Question For diabetic upsers

Discussion in 'UPS Discussions' started by bleedinBROWN, Jul 7, 2010.

  1. bleedinBROWN

    bleedinBROWN New Member

    Any diabetics on here? Just curious how it affects your job. I am on preload at my center and I have type 1 and have to wear an insulin pump 24/7. I have had my sugar drop to 45 and had to go get a coke or a gatorade to get that boost.....it sucked. But other then that it hasn't affected me.
     
  2. Johney

    Johney Raise your hand if you think Upstate is a D-Bag

    I'm not Diabetic but I don't think you'll be able to drive.
     
  3. FracusBrown

    FracusBrown Ponies and Planes

    Not sure how it affects people in non-driving positions trying to get into driving positions, but there are drivers that lost their DOT card due to diabetes and continued to drive. Vehicles under 10,000 pounds don't require a DOT card legally.
     
  4. bigbrownhen

    bigbrownhen New Member

    If I understand correctly, Type 2 can drive, not Type 1. I know there is a driver in my building that is diabetic, but I think he has type 2.
     
  5. brett636

    brett636 Well-Known Member

    We have a diabetic driver in my air group. My understanding is as long as it can be controlled strictly through diet or pills then you can drive(as is this drivers case), but if you require insulin to control it then driving is not allowed per DOT.
     
  6. My old sup has diabetic (I don't know which type), but he went from full time driver into management because of that reason.
     
  7. onestoptogo

    onestoptogo Member

    Actually, you can drive for UPS as a type 1 diabetic taking insulin. I am living proof. You must apply for a diabetic wavier from the DOT (Google dot diabetes exemption) and it takes 6-9 months to get it. After receiving your waiver, you have to report to your endocrinologist every 3 months and have the doctor submit a report to the DOT stating you have your diabetes under control. They review you meter logs and as long as everything looks good, you get to keep your exemption. Your DOT physicals are only good for a year and you must also have a annual eye exam. So far it really has not been a problem for me.
     
    Last edited: Jul 8, 2010
  8. UpsguyDGAF

    UpsguyDGAF Member

    ONESTOPTOGO. GOOD for you i mean it. I respect you for dealing with type 1 and being a driver..Keep it up.
     
  9. brett636

    brett636 Well-Known Member

    A couple of questions for you. Are you package car or feeder? Also do you simply do insulin shots or are you like the original poster where you need an insulin pump on you 24/7? This is a bit of a relief for me as I have a history of diabetes in my family. So far I do not have it, but one day I might and this information could prove useful if I ever get to that point.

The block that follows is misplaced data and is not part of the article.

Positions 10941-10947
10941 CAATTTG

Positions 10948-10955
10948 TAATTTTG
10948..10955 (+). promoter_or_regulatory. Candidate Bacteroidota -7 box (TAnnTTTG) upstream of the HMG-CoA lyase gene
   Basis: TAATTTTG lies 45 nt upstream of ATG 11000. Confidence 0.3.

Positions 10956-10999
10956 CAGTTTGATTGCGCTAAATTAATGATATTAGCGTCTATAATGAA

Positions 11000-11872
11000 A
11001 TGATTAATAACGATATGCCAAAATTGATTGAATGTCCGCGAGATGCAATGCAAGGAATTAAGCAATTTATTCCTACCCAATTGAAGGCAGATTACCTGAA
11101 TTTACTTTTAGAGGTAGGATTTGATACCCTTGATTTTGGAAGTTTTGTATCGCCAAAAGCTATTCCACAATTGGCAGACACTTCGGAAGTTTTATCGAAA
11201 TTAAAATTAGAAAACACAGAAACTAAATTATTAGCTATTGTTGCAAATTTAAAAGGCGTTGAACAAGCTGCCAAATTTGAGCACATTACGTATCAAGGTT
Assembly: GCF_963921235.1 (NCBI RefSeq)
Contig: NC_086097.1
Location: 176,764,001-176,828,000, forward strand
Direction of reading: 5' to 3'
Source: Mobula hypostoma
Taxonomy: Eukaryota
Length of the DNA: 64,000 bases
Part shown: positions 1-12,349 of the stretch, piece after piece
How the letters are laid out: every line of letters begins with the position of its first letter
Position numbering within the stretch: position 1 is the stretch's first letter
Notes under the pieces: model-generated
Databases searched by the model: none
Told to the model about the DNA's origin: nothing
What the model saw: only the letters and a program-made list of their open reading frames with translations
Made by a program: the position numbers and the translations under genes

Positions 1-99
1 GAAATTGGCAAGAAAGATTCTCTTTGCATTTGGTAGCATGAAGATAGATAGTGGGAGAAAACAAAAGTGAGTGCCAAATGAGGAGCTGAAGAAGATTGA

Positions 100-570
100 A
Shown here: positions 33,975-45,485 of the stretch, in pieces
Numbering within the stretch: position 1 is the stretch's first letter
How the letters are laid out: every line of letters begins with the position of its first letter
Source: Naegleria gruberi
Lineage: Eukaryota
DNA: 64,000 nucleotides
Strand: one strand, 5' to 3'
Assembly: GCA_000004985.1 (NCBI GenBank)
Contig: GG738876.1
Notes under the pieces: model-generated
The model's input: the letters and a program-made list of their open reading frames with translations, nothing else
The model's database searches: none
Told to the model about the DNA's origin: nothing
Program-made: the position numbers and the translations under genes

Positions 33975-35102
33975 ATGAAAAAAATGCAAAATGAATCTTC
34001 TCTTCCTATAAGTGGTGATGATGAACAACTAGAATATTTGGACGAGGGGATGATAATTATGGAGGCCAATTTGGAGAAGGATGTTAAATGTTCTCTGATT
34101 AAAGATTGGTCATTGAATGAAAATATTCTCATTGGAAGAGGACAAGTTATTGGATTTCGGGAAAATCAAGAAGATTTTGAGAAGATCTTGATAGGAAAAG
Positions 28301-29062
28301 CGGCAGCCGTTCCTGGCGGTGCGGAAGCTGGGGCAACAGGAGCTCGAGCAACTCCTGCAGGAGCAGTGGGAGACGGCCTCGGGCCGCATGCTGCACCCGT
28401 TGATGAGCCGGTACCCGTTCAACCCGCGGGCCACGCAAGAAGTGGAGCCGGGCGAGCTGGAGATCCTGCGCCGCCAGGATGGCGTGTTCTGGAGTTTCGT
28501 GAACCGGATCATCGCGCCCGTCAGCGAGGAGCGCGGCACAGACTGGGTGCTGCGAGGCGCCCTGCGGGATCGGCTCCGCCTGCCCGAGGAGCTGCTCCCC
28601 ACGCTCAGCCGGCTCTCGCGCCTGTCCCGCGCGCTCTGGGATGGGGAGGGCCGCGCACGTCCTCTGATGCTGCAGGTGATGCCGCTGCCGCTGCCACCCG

10. bleedinBROWN

    bleedinBROWN New Member

    Wow, thats a hard blow considering it limited me from joining the military as well. Maybe I can exempt it as well. I plan on being a career driver and I just joined the union. thanks for the information on that seeing as my sups never told me anything. I will go ahead and get the ball rolling on that.
     
  11. onestoptogo

    onestoptogo Member

     
  12. onestoptogo

    onestoptogo Member

    I am a package driver. When I started driving I was not a diabetic but later had medical issues which caused me to become one. I personally use a insulin pump, but you are not required to use a pump. I get the feeling that UPS does not really like us diabetics driving, but since it is approved by the DOT they can't really do anything about it. I would not expect them to volunteer any information about this program to any drivers or potential drivers. If I was a part-time worker who was diabetic and close to making the jump to full time, I would get my waiver early and stay qualified. Use your medical benefits! It takes between 6-9 months to get the waiver so you don't want to get caught not being able drive when you get the call. If you are not ready when UPS calls, you will get passed over by less seniority workers and it could and would cost you thousands of dollars.
     
  13. WhatTheHell

    WhatTheHell New Member

    I too am type 1. I make sure I eat enough protein before work...usually beef. It will keep your blood sugar more stable throughout the shift without the initial blood sugar increase... thus less insulin will be needed. Most people don't like to hear it, but a low carb diet makes controlling both types of diabetes easier.
     
  14. overallowed

    overallowed Active Member

    I am type 2. The biggest hassle for me is like onestoptogo said, you have to get a DOT physical every year, instead of two years. Never skip lunch. You shouldn't anyway, but it is even more crucial when you have this going on. Other than this, it is not a problem. My age (opper 50's) is more of a problem than diabetes.